I really enjoyed reading the first chapter of Technology As Experience by McCarthy Wright. When thinking about the media communication aspect of technology, we tend to have the impression that technology makes us self-obsessed. My generation grow up editing our facebook profiles on a weekly, if not daily basis. The Millennials pick out who they want to date on Tinter with a simple finger swipe. When taking a closer look at these so-called internet self-obsessions, we slowly realize they might not be as “self-obsessed” at all, because they are not about the Self to begin with.

As Lev Menovich pointed out when commenting on the interactivity aspect of technology, he suggests that a certain egocentric aspect of internet culture is illusionary. The physical act of clicking a mouse button give us a sense of agency. However, the design of the interface and the hyperlinked text on the computer screen limits our thought process. The result is we click through someone else’s thinking process while mistaking it for our own. Internet culture is confusing because it is both isolating and interactive at the same time. We are free to explore the Self in a context that’s often very reactively based on external feedback. We somehow still haven’t figured out a way to really cope with how internet can be so seemingly accepting yet abusive at the same time. On social dating apps like Tinder, we have the freedom to reveal however much about our physical appearance as we want, however keeping in the back of our minds that we could be rejected from someone’s life with a simple screen swipe that happens within the blink of an eye.

Positioning interactive technology as experiences allow us to separate the physical interactivity from the emotional, aesthetic and spiritual aspect of interacting with technology. When it gets to physical actions that can be easily measured with time, “fast time wins on most occations.”(Scheuerman, P291, 2009). However, experience has an aesthetic and spiritual aspects that defies external measurement. Experience has no concrete beginning and end. It is an ongoing process of identity formation, somewhat like a child’s play (McCarthy, 2004), and adults imagining the plots of a literature book. In the world of child’s play and imagination, there are no cripples, deaf, and disabled. Everyone owns as much as the limitation of what he or she could imagine.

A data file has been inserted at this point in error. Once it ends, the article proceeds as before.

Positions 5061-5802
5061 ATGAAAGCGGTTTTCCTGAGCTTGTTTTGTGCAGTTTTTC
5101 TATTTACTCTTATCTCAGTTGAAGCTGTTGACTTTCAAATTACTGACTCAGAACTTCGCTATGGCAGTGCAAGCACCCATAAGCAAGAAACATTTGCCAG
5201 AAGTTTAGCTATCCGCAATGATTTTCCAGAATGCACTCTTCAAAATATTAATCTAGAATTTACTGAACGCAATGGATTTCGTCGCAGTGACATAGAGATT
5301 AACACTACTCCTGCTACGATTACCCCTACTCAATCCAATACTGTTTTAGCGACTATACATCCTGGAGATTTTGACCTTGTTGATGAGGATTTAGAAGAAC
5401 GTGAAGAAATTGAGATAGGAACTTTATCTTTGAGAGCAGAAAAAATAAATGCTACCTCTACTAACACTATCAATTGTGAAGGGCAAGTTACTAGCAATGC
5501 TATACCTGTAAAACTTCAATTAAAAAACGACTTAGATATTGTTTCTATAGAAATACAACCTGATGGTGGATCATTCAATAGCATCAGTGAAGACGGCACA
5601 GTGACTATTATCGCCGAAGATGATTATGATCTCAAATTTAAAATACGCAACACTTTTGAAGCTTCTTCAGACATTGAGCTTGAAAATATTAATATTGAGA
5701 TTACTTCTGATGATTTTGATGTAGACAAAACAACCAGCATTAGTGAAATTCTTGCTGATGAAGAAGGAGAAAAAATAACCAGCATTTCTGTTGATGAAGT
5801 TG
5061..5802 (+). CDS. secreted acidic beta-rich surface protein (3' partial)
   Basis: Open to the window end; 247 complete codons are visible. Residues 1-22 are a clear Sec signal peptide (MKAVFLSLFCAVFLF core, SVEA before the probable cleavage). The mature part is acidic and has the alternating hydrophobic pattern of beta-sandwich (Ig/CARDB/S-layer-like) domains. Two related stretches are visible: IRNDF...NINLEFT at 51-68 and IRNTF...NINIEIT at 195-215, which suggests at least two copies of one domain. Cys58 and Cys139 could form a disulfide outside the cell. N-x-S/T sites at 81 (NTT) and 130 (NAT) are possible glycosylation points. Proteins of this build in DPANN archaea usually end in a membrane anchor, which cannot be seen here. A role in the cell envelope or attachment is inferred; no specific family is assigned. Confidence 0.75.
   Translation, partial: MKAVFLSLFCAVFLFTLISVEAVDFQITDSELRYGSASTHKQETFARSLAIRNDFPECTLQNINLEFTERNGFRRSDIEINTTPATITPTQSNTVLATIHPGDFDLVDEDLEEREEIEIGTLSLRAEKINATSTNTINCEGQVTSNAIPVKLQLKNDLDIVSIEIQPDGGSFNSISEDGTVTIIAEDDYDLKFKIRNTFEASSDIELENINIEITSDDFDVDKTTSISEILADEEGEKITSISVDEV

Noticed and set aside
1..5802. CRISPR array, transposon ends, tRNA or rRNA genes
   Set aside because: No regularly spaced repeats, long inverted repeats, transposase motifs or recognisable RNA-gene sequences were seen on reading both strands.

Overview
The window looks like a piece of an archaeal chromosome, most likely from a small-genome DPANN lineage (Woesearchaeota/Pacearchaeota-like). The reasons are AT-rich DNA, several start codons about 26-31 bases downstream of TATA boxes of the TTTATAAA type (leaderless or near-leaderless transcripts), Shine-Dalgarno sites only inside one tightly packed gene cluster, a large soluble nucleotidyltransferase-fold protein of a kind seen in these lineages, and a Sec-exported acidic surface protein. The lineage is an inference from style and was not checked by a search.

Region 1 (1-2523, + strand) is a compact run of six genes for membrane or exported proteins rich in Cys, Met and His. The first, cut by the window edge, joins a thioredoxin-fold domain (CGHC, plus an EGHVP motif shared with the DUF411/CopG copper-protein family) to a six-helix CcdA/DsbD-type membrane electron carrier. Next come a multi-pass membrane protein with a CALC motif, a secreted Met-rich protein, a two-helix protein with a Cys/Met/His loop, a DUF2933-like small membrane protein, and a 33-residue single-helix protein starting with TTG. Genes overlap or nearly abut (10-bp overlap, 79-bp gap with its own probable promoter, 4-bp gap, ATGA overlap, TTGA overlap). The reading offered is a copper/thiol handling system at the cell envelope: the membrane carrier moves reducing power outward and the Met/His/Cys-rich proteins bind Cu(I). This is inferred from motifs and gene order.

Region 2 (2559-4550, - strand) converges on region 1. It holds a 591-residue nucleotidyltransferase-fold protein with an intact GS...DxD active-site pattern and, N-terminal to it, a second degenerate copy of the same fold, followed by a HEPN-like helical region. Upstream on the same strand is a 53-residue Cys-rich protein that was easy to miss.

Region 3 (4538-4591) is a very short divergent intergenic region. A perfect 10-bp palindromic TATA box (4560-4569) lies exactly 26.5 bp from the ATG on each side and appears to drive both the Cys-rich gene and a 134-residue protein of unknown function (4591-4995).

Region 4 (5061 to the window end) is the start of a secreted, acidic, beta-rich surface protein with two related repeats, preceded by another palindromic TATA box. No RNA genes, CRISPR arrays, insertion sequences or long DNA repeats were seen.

I can’t help asking how academic discussions of emotional and spiritual computing will translate in the real world, when computation is ultimately packaged into software and hardware products and delivered through consumption. Computer interface seals actual information processing into a black box. Through simple clicks, digital images are generated, narratives are formed, the virtual world is realized. As a result, the spectator is forced to acknowledge that the use of the computer is based on a “genealogy of conventions”(Menkeman, 2010), while in reality the computer is just another tool that can be used in many different ways. We need a new intervention that allow spectators to be exposed to the process, and not just the result of creation.

I’d like to hope that coding is voice, is education, is knowledge. Coding is personal and fun. It also carries a high political stance that can sometimes be overlooked. Coding is the vehicle to new consciousness. 


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